From the CSU ChancellorÂs Office, Public Affairs:
Criminal Justice Experts and
California State University
To Examine Workforce Challenges
and Student Preparation
LOS ANGELES Â DNA, carpet fiber and fingerprint analysis are some of the activities portrayed in mainstream media that have helped increase college student interest in criminology in recent years. Forensics, however, is just one category in the criminal justice spectrum. That is why on Nov. 3 leaders who work and teach in several disciplines will come together at Cal State L.A. to discuss California State UniversityÂs role in preparing students for the multitude of occupations within this exciting field.
The forum, which will be held from 9:15 a.m. to noon on Friday, Nov. 3 at Cal State L.A.Âs Golden Eagle, will also focus on specific programs offered at the 23 CSU campuses throughout the state.
Showcasing the event will be a panel of experts from throughout California who work in law enforcement, forensics, judicial service, criminalistics, homeland security, criminal justice education and other specialties.
More than 7,900 students are enrolled in criminal justice programs on CSU campuses. Annually, CSU graduates 1,800 criminal justice professionals into the workforce. That represents 89 percent of the CaliforniaÂs total graduates in this field.
ÂCriminal justice is one the most timely and popular fields of study today,Â said California State University Chancellor Charles B. Reed. ÂThis panel of experts will not only explore the universityÂs vital role in preparing students to tackle the challenges within criminal justice, but also the skills and commitment needed by students to succeed in the fields that interest them.Â
Chancellor Reed and Cal State L.A. President James M. Rosser will speak on behalf of the CSU, and Los Angeles District Attorney Steve Cooley will provide the eventÂs opening remarks.
The forumÂs keynote speaker will be Elizabeth Devine, co-executive producer of the hit television show ÂCSI: MiamiÂ and former head of the Los Angeles Sheriff DepartmentÂs crime scene investigation unit. Devine retired in 2000 after 15 years with the LASD and joined the production of CSI as a technical consultant.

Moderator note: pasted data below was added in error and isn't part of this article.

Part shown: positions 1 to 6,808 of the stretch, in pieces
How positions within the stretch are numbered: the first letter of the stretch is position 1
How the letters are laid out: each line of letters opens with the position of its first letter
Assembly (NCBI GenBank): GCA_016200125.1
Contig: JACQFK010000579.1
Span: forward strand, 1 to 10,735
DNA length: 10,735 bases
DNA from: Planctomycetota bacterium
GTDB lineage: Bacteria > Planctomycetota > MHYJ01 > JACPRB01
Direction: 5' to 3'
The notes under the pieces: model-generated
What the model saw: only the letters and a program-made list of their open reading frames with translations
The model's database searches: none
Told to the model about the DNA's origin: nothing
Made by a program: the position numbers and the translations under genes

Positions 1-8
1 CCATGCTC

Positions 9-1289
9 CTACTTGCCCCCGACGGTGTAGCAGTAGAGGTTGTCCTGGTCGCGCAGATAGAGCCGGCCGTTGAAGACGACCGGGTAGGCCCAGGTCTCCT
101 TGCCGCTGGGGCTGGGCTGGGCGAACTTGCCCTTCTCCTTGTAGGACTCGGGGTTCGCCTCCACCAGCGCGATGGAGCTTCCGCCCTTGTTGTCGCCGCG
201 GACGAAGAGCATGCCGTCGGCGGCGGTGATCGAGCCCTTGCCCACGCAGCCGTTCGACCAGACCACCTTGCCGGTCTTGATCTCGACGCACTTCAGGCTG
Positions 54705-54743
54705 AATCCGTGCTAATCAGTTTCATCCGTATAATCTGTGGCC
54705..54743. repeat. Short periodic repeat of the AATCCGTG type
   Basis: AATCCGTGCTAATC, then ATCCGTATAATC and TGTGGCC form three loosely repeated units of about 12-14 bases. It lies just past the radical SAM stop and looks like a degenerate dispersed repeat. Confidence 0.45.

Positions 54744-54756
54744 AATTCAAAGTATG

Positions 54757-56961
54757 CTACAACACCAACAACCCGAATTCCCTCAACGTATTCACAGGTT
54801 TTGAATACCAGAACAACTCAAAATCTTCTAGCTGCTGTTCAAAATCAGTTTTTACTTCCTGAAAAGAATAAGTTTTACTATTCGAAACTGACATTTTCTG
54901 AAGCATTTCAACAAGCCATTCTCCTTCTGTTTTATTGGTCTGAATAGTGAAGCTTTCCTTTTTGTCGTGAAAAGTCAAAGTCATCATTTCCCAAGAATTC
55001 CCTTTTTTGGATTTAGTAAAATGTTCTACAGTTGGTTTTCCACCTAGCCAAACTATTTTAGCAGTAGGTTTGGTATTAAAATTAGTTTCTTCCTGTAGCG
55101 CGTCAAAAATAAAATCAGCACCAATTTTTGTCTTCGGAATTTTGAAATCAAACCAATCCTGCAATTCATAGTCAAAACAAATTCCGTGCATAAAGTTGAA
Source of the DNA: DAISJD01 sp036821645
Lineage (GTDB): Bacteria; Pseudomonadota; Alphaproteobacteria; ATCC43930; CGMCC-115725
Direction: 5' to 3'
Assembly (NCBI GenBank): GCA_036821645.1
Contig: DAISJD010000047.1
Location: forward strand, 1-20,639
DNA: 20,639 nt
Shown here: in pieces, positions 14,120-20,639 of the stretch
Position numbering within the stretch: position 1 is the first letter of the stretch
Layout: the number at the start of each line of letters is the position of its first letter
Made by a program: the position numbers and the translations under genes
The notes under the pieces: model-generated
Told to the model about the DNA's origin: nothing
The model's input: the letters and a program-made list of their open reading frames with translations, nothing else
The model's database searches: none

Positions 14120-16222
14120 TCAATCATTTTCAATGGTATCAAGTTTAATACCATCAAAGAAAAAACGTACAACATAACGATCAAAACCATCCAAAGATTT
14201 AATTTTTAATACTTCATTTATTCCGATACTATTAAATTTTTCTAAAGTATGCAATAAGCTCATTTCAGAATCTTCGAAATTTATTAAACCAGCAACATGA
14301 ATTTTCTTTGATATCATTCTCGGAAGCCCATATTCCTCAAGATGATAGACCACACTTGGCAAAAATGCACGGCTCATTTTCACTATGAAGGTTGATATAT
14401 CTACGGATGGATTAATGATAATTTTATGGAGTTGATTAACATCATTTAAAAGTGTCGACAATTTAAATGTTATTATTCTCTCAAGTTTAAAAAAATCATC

Broadcaster and Cal State L.A. professor Tony Cox will moderate the panel of criminal justice experts, which will include the following speakers:
Rolanda Pierre-Dixon, supervising district attorney of the domestic violence division, Santa Clara County District AttorneyÂs Office, and the countyÂs expert on domestic violence
Barry Fisher, director, Los Angeles County SheriffÂs Office, Crime Laboratory
Michael Judge, chief public defender for the county of Los Angeles with oversight for 40 offices and more than 700 lawyers
Brian Levin, criminologist, civil rights attorney and director for the Study of Hate & Extremism, Cal State San Bernardino
Scott LaChasse, vice president of security and emergency services for Paramount Pictures
Michael Nash, presiding judge, Los Angeles Juvenile Court at the EdelmanÂs Children Court facility
Ralph W. Partridge, acting special agent in charge, Drug Enforcement Administration, Los Angeles Field Division
For a complete view of the CSUÂs impact on the field of criminal justice as well as other industries, go to www.calstate.edu/impact/.
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